Around the start of each month, I like to look at the numbers for Windows 10’s share of the desktop. This month, I’ll turn to NetMarketShare and analytics.usa.gov for my data. Their take on desktop share is depicted in the two following screen caps made December 2, 2016. Together, they help describe Windows 10 desktop share November 2016 end-of-month.
NetMarketShare shows Win7 finally starting to shrink, with Win10 at just under 50% of its portion of the pie.
Analytics.usa.gov shows Windows at 61% of Win7, and far fewer XP PCs active.
What’s New About Windows 10 Desktop Share November 2016?
I always like comparing these two sources of data. That’s because NetMarketShare (NMS) takes a more global look. OTOH, Usa.analytics.gov reflects (a lot) of visitors to US Government websites — 2.15 billion of them — over the past 90 days, for a more forward-looking and domestic American reflection of the relatively advanced population of users who visit them.
What do these numbers tell us? Windows 10’s overall share continues to grow, albeit more slowly than during the free upgrade period. Either source of data (or their average) shows that Windows 10 is closing in on the halfway mark for matching Windows 7’s massive share of the market (or has already passed it, as the 61% ratio of Win10 to Win7 on Usa.analytics.gov shows). The combined share of Windows 8 version currently stands at about 10% of the desktop space (or 5% of the total visitor space for Usa.analytics.gov, which includes both mobile and desktop OSes in its reporting).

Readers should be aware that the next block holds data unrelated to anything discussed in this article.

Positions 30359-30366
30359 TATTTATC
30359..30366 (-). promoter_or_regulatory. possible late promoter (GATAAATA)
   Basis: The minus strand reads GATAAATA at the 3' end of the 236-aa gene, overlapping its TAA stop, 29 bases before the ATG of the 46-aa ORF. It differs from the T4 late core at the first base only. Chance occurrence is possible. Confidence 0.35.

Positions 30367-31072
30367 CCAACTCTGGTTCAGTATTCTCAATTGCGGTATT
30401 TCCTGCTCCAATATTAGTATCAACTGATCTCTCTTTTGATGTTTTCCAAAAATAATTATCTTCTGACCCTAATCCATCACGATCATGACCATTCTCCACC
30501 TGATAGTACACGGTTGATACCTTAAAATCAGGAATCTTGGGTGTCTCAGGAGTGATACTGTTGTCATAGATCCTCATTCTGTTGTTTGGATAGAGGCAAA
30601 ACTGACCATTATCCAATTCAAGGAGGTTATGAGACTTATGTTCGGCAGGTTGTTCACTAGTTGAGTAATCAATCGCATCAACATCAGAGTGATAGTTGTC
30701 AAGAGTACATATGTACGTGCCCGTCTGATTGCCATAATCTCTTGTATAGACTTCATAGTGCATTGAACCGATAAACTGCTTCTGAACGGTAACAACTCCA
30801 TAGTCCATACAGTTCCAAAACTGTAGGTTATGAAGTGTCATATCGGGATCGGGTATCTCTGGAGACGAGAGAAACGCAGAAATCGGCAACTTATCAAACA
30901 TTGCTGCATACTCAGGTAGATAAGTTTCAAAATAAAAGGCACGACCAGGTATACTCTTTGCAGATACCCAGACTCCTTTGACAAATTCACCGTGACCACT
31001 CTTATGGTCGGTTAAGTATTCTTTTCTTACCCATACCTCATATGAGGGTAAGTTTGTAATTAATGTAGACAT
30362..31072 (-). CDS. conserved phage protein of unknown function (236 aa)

What at least I find interesting — and I hope you do, too — is the disparity in XP share between the two sources. Windows XP registers at 2.01% of the desktop space for Usa.analytics.gov, but at 8.63% for NetMarketShare. I believe this shows quite correctly that first world users (in the USA, in particular) have pretty much entirely moved on from Windows XP, with just a few remaining diehard users. For the rest of the world, though, a relatively strong segment (almost one in ten users) is still running XP. I expect this divergence to continue, and perhaps to grow, as we track desktop share into 2017. The truly interesting question here is: how long can these diehards hang in there? We’ll just have to wait and see!